With an estimated population of 8.5 million in 2011, Bangalore is the third most populous city in India and the 18th most populous city in the world. Bangalore was the fastest-growing Indian metropolis after New Delhi between 1991–2001, with a growth rate of 38% during the decade. Residents of Bangalore are referred to as Bangaloreans in English and Bengaloorinavaru in Kannada.
The cosmopolitan nature of the city has resulted in the migration of people from other states to Bangalore, which has in recent years given rise to tensions between immigrants and locals. Scheduled Castes and Tribes account for 14.3% of the city’s population. Various languages are spoken and understood namely Kannada, English, Tamil, Hindi and Telugu. Before 1991, Tamils were the single largest ethnic group in Bangalore. Still, more than 30% of the population are Tamils. A good number of Konkani speakers have settled in Bangalore since last century from Canara districts of Karnataka and Goa. Similarly, Marathi is spoken by a significant minority of the society.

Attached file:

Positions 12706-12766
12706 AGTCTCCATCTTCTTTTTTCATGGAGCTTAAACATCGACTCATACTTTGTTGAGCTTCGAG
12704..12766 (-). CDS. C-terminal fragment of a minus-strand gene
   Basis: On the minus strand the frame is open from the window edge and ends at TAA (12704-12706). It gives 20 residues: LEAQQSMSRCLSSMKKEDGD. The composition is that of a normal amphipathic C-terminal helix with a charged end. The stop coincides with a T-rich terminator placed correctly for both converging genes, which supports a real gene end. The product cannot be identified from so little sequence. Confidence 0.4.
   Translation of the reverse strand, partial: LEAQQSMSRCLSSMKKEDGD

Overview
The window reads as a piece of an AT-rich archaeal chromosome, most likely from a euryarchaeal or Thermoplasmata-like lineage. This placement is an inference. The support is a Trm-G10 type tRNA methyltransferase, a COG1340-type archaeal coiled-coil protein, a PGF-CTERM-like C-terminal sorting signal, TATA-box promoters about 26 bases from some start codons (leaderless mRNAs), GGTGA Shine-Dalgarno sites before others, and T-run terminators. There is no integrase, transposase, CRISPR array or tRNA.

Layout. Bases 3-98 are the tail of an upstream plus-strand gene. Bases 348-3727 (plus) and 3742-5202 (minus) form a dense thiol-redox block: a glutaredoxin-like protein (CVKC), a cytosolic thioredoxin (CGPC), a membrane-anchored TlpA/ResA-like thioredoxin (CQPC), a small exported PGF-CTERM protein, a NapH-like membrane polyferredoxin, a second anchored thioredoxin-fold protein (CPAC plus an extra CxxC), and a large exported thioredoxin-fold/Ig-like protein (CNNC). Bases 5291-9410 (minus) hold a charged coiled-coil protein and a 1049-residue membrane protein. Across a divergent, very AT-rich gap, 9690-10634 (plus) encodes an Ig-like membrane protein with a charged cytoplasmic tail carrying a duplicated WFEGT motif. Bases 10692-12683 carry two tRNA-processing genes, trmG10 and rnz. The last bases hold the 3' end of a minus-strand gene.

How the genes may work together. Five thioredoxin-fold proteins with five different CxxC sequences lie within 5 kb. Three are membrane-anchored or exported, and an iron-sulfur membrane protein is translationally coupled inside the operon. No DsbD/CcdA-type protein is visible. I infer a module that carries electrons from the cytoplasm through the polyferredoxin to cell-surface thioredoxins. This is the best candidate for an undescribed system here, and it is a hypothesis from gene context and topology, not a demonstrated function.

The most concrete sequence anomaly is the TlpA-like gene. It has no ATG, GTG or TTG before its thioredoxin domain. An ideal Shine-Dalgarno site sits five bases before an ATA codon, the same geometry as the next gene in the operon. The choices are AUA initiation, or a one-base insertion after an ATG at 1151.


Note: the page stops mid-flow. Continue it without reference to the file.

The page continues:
According to the 2001 census of India, 79.4% of Bangalore’s population is Hindu, roughly the same as the national average. Muslims comprise 13.4% of the population, which again is roughly the same as the national average, while Christians and Jains account for 5.8% and 1.1% of the population, respectively, double that of their national averages. Anglo-Indians also form a substantial group within the city. Women make up 47% of Bangalore’s population. The city has a literacy rate of 89%. Roughly 10% of Bangalore’s population lives in slums—a relatively low proportion when compared to other cities in the developing world such as Mumbai (50%) and Nairobi (60%). The 2008 National Crime Records Bureau statistics indicate that Bangalore accounts for 8.5% of the total crimes reported from 35 major cities in India.